9.15 am - "Mum, how about you play Moon Invaders while I am working? I know you will enjoy it. There is this bit in the middle where the bad guy jumps out at you..."

    Now I KNOW he has done no work - not because the house has been noisy, but because his own thoughts have been. He needs to get it out of his system before he can settle to work.

    This is a huge headache and must drive teachers nuts. I know it drives me up the wall. But the flip side is - when he finally settles to work, he does well and gets a lot done much faster than you would expect.

    This is not unusual for autistic kids, especially those with thoughts racing through their heads in all directions.

    They also feel injustice keenly. To be punished for calling out when he had raised his hand etc, is wrong. And what did the punishment achieve? Did it help him settle faster to his work. NO flamin' way. The fastest way to deal with it would have been to let him get some lip balm and he would have been back in class in five minutes and better able to work without his lip distracting him.

    I don't yell at difficult child 3 (not much, anyway) when he is so badly distracted. I DO call his attention to it, however, to let him know that his mind is distracting him and to ask him how we can help him get over this 'hump' in his day.

    By involving him in the discussion of the problem and asking him for help with the solution, we are engaging him in being positive about what we do as a team. It's the opposite of adversarial.

    We also confront the distraction head-on where possible to lay it to rest. When the building works last disrupted difficult child 3, we put down the work and went for a walk to see exactly what the builders were doing. He was more settled when we returned.

    Sometimes a total change of scenery is needed - a separate, quiet room can sometimes work best.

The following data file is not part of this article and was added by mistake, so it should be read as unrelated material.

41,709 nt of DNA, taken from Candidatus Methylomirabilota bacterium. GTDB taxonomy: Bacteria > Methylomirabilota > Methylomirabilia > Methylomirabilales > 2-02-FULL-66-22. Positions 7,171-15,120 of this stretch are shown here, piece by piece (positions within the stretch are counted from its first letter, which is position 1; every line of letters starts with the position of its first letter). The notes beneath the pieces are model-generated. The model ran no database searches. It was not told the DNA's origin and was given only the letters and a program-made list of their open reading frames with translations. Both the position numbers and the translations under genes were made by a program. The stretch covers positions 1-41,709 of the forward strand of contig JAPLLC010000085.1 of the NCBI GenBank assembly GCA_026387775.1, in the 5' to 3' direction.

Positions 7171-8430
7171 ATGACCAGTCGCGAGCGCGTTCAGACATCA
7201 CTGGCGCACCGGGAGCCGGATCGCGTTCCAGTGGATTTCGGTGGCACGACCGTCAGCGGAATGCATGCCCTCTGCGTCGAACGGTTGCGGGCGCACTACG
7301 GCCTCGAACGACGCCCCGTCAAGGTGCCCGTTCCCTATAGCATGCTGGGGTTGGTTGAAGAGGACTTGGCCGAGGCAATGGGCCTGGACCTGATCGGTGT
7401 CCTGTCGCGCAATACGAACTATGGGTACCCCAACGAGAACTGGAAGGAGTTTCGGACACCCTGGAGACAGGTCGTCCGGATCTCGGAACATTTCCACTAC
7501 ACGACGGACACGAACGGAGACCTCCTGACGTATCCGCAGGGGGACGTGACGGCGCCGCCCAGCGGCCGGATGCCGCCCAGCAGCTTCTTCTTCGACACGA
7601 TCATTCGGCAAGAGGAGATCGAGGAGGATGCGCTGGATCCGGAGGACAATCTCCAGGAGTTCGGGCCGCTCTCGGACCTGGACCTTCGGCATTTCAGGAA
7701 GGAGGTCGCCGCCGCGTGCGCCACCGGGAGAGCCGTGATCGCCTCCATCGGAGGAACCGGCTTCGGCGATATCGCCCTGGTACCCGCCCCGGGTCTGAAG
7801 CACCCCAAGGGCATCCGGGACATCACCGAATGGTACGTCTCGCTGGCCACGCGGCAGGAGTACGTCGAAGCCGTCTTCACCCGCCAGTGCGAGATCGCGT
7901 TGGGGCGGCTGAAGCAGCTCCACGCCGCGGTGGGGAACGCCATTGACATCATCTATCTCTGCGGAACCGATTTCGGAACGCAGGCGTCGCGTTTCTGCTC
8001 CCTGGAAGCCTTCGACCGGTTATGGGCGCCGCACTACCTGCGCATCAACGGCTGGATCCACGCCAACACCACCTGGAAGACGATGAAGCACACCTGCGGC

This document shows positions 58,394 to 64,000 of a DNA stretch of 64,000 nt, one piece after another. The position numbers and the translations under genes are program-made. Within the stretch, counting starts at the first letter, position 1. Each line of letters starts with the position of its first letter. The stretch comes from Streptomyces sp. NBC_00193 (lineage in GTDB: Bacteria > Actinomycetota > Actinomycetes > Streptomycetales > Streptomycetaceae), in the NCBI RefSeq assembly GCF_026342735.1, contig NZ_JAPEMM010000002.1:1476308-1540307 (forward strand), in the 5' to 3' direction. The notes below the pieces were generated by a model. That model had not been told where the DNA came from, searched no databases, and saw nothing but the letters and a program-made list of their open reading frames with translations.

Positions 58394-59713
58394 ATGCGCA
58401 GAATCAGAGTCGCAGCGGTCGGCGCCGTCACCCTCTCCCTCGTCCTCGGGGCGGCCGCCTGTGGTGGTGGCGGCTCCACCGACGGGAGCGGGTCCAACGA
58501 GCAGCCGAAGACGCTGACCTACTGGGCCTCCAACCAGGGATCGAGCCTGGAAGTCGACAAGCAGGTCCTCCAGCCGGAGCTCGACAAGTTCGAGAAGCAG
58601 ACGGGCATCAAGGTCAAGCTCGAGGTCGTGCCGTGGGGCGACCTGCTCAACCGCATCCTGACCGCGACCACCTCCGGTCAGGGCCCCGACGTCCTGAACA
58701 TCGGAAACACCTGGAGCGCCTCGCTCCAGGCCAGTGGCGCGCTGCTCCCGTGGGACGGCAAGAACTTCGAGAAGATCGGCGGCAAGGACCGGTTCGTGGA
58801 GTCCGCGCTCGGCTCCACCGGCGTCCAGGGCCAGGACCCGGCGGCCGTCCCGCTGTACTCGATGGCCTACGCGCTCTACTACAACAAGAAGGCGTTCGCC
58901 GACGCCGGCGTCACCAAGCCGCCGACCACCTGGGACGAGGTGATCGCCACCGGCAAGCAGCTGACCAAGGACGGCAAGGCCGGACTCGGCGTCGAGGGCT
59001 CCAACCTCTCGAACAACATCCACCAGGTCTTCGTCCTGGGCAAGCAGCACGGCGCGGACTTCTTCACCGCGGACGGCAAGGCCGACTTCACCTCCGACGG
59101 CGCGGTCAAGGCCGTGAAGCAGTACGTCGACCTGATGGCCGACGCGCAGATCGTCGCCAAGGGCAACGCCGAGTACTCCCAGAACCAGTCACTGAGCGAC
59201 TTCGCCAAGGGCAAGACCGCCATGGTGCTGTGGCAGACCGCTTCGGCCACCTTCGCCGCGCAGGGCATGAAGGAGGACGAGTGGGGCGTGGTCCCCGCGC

It's a matter of trying different things to see what works, and not to see the child as a troublemaker out for attention. It sounds like Dylan is still trying to understand himself and his autism. Could you give him my outline of it? (or something similar). You know the one - different brains learn different ways, we're like computers with different operating systems which can still produce the required identical output, but only with the right software written for the way our brains work. Some people have mac brains, other people have easy child brains. But if you find the thing that makes your brain work at its best, you can do as well as anybody else. Autism is not the problem, it's people's expectations and lack of flexibility and adaptability. Some people are left-handed, some are right-handed. left handed people are often good at creating things while right handed people are often good at analytical things. We use what we have and do the best we can with what we've been dealt. And sometimes we've been dealt gifts along with what seem to be problems. Someone who is sensitive to vibration can be a very good seismologist, or detective. Someone who is sensitive to smell could become one of the world's best perfume makers or perhaps a brilliant chemist (husband can use his nose to detect differences between some chemicals which other people can't recognise). Or a person with a sensitive smell can be a brilliant diagnostician, able to quickly identify a number of different diseases by subtle differences in smell. For example, some dogs are being trained to detect skin cancers at a very early stage - by smell.